State of Utah v. SmithAnnotate this Case
State of Utah,
Plaintiff and Appellee,
Melissa Lee Smith,
Defendant and Appellant.
(Not For Official Publication)
Case No. 990210-CA
F I L E D
May 13, 1999 1999 UT App 164 -----
First District, Logan Department
The Honorable Clint S. Judkins
Melissa Lee Smith, Lewiston, Appellant Pro Se
Lee Edwards, Logan, for Appellee
Before Judges Wilkins, Davis, and Jackson.
This matter is before the court on its own motion for summary dismissal on the ground that the court lacks jurisdiction over a case originating in the justice court. The motion is granted and the appeal is dismissed.
A person not satisfied with a judgment rendered in the justice court is entitled to a trial de novo in the district court, and, unless certain conditions are met, the judgment of the district court after trial de novo is final and may not be appealed. See Utah Code Ann. § 78-5-120 (Supp. 1998); Utah R. Crim. P. 26(12). Appellate courts have unwaveringly held that these provisions and their predecessors divest this court of jurisdiction to hear an appeal from proceedings in the district court held pursuant to an appeal from the justice court unless the issues raised and ruled upon in the justice and/or district court involve the validity or constitutionality of an ordinance or statute. See City of Monticello v. Christensen, 769 P.2d 853 (Utah Ct. App. 1989), aff'd, 788 P.2d 513 (Utah 1989), cert. denied, 498 U.S. 841 (1990); State v. Hinson, 966 P.2d 273 (Utah Ct. App. 1998); City of Kanab v. Guskey, 965 P.2d 1065 (Utah Ct. App. 1998); State v. Matus, 789 P.2d 304 (Utah Ct. App. 1990).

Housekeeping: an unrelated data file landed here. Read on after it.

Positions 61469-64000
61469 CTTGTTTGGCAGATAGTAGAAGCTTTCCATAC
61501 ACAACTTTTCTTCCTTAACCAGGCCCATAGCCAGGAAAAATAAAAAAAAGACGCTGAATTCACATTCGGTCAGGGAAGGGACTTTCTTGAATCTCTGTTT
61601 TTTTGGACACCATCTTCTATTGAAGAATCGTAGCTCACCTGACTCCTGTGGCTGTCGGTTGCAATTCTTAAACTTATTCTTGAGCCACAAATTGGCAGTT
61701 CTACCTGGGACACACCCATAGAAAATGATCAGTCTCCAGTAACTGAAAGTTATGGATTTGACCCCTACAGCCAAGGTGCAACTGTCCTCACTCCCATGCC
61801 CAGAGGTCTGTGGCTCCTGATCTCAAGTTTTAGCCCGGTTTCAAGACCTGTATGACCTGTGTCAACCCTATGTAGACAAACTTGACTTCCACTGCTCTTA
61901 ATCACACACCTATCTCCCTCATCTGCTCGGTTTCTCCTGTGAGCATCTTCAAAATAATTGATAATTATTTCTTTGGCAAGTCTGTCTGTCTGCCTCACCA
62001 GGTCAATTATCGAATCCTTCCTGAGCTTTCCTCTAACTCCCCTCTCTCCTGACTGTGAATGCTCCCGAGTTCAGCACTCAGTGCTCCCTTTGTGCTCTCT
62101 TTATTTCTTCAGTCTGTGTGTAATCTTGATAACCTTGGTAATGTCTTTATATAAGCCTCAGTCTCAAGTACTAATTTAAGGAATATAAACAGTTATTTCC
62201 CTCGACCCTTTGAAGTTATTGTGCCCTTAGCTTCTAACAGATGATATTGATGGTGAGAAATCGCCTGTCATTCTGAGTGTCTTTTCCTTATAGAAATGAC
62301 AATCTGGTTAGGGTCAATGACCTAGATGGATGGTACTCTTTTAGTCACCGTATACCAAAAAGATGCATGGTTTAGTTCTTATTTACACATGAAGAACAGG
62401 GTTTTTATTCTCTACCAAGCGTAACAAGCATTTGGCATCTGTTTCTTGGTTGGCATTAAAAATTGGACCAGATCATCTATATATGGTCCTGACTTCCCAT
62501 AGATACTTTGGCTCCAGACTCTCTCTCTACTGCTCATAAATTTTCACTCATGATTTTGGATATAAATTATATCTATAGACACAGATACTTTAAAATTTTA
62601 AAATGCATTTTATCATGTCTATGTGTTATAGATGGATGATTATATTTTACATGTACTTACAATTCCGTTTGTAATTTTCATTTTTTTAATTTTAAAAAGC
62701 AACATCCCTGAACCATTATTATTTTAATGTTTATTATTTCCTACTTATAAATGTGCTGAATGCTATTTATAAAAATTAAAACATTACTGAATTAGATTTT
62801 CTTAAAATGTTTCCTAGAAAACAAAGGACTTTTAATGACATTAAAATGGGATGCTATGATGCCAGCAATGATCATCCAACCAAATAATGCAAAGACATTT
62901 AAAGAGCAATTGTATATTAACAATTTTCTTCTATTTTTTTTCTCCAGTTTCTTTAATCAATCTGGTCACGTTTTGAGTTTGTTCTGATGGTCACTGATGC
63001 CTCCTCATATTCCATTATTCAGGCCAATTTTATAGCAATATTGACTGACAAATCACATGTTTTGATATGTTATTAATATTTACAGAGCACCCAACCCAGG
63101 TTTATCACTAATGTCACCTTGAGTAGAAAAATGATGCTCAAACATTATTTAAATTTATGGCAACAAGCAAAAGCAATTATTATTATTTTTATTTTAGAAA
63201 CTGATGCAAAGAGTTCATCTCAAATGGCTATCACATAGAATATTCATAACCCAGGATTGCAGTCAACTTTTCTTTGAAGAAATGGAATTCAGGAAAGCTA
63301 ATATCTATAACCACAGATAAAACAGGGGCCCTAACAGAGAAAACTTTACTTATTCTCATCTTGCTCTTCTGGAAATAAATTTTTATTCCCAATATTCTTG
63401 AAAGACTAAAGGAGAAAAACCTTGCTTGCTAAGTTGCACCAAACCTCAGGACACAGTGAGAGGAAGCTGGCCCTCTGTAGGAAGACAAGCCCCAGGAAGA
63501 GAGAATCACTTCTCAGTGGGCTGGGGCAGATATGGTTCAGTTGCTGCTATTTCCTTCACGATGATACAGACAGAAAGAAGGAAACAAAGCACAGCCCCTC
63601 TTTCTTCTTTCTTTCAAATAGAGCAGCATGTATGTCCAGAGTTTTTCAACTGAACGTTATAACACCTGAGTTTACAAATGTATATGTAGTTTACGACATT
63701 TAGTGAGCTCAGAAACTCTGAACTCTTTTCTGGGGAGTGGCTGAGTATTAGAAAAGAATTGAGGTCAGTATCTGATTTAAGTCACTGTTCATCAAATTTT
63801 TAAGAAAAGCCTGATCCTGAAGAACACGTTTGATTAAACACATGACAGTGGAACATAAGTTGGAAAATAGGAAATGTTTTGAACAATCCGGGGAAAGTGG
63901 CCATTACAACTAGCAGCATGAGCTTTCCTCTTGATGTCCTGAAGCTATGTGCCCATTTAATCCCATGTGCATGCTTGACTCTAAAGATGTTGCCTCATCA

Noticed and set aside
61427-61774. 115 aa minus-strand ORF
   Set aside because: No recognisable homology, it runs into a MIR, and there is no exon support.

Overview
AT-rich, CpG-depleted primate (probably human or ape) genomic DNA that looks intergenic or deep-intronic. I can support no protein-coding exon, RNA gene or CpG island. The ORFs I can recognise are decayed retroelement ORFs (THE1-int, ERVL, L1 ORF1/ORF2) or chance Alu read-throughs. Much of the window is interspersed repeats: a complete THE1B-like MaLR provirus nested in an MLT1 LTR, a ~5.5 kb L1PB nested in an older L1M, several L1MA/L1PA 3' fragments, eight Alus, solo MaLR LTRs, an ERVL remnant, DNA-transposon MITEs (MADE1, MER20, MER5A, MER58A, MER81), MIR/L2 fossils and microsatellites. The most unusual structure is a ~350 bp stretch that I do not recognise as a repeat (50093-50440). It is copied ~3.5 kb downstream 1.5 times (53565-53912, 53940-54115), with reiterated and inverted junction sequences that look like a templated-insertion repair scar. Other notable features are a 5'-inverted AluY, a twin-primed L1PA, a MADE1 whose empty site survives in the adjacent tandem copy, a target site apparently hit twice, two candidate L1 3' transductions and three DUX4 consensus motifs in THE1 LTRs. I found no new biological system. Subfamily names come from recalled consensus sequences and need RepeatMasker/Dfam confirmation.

Appellant has already exercised her
constitutional right to appeal the justice court decision, receiving a
trial de novo in the district court. Appellant's attempts to pursue an
appeal in this court are ineffective under Utah law. Appellant did not
challenge the validity or constitutionality of any statute or ordinance
below, and on appeal merely challenges the constitutionality of the district
court's actions. "An oblique reference on appeal to constitutional rights
or the invalidity of defendant's conviction cannot satisfy the statutory
requirement. . . . [A] mere allegation of a violation of one's constitutional
rights is insufficient to confer jurisdiction." City of Monticello,
769 P.2d at 855. Given that the issues raised and ruled upon below did
not involve the validity or constitutionality of a statute or ordinance,
this court is unable to entertain her appeal. See Guskey,
965 P.2d at 1066. Accordingly, we have no alternative but to dismiss the
appeal for lack of jurisdiction. Varian-Eimac, Inc. v. Lamoreaux,
767 P.2d 569, 570 (Utah Ct. App. 1989).
Michael J. Wilkins,
James Z. Davis, Judge
Norman H. Jackson, Judge